He would learn that his father had struggled with alcohol for decades, even before the war, but eventually found sobriety.
“I got to know him, and we kept in touch,” he says.
Quinn’s father died three years later at a veteran’s hospital in Martinez, California. When he wasn’t able to bury him in a veteran’s cemetery, Quinn had his body brought to Lake Geneva. “I had him buried next to my mother,” he explains.
BUILDING A LIFE AND PRESERVING THE PAST
In 1965, Quinn married his first wife, Martha “Marty” Miller. In 1966, he began working for the Wisconsin State Historical Society and remained there until 1971. The Quinns welcomed two daughters, Abra and Rachel, and remained committed to a life of academia and social justice. In 1972, Quinn joined the Archives Department at UW-Madison and then in 1974 he began his career with the Archives Department at Northwestern University.
On his first day at Northwestern, there were just two, four-drawer filing cabinets of archived material. By the time he retired in 2008, the university archives featured nearly 1,000 collections of papers and records, and over 600,000 photographs and other artifacts.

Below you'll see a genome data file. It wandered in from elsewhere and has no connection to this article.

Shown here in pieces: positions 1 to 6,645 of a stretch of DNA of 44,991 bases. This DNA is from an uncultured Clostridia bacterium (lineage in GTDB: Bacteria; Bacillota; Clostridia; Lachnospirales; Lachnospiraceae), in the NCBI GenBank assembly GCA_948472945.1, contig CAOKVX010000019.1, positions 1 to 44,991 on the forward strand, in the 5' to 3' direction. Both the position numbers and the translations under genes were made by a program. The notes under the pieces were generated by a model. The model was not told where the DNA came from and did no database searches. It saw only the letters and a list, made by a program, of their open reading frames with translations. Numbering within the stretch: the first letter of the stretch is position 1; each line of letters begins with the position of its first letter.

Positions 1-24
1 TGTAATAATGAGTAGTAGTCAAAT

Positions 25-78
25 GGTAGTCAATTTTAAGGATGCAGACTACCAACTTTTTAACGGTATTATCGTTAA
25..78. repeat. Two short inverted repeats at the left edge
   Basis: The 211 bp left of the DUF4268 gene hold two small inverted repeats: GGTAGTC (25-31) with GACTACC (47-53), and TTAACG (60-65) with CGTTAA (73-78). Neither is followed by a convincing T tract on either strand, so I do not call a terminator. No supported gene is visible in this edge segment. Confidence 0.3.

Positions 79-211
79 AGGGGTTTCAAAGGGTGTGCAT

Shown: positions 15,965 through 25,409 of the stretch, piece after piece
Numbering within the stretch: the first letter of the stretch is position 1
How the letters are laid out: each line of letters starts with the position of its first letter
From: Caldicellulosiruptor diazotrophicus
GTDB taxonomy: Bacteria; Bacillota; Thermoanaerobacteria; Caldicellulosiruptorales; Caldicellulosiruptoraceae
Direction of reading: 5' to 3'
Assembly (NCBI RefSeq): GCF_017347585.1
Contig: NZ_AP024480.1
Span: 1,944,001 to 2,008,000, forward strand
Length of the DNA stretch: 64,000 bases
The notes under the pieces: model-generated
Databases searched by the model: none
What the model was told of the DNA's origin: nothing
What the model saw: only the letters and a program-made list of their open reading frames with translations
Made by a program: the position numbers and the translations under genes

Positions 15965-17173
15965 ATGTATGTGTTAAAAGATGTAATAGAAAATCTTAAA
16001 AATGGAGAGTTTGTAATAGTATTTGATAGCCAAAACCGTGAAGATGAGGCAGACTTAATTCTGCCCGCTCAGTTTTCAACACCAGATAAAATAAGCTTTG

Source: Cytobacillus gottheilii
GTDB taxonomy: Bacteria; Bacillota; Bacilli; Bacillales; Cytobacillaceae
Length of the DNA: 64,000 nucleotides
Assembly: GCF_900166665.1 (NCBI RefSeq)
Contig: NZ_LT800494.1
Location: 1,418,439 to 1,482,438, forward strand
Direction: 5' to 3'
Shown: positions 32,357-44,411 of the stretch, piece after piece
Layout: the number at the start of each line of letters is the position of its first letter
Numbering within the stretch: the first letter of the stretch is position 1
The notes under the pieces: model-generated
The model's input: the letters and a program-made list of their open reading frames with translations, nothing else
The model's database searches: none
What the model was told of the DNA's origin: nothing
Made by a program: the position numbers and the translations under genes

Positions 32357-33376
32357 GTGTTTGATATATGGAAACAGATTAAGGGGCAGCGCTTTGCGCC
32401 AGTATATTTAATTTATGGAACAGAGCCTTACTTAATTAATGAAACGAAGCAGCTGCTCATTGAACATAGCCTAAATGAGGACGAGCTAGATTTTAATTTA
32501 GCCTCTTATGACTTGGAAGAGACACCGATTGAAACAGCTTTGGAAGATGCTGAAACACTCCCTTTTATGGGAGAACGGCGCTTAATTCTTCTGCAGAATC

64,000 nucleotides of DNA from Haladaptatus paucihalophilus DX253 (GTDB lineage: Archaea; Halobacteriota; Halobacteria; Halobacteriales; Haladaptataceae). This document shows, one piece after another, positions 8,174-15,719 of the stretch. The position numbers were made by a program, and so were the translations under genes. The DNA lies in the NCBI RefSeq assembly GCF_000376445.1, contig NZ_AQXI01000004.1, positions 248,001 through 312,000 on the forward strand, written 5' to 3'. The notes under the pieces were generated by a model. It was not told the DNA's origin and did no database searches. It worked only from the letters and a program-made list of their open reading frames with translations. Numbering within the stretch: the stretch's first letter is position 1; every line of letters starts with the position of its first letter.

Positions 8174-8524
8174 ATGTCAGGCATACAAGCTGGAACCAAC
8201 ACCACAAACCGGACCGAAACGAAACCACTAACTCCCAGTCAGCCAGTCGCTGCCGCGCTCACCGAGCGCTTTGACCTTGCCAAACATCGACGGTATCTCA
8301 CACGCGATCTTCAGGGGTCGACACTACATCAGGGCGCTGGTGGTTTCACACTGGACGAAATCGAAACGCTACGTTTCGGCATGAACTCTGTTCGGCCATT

By 1979, Quinn and Marty divorced, but remained on such good terms that he penned her obituary when she died in June 2018.
Retirement certainly hasn’t slowed Quinn down. Residing in the home he was raised in with his second wife, Mary (Janzen) Quinn, once the director of Public Programs at the Newberry Library in Chicago, he continues to vigorously remind us of the need to preserve the past. And when he publishes a new book, he makes his way over to his high school English teacher’s house.
“Every time he has a new book,” says Johnson, “he comes up meekly to my back door, I don’t have a front door, and he just comes up meekly, which is not Pat, and says, ‘I have this for you.’ He’s a good man. He’s a very stalwart, forward-thinking guy.”
Midwestern Muse and Other Poems is his most recent work, and was published by Red Dawn Press in 2014. Vivid, personal and accessible, the collection of poems describes the pursuit of the answers that link us all. “Unmarked Graves” is just 54 words, and was penned following Quinn’s search for his great-great-grandparents’ final resting place in St. Francis de Sales Cemetery in Lake Geneva. It seems the flat stone markers of William and Rose Quinn’s final resting places were buried by a century of sodden soil. So like he’s done for over 50 years, Quinn dug — literally dug — until he found an answer, and with it, a precious realization:
I stood staring at the flat grassy plots
astonished that there remained
of the two lives that lay beneath me.
such an ignominious end
to a long journey
begun a century ago
an ocean across
But then the precious irony
came to mind:
It was I who was their stone.
Quinn knows, though, that the past always remains partly hidden. Revealed in fragments, we rarely get to piece it together completely. “You never figure everything out,” he says, “So I’m always still looking around for all kinds of stuff. You just keep looking.”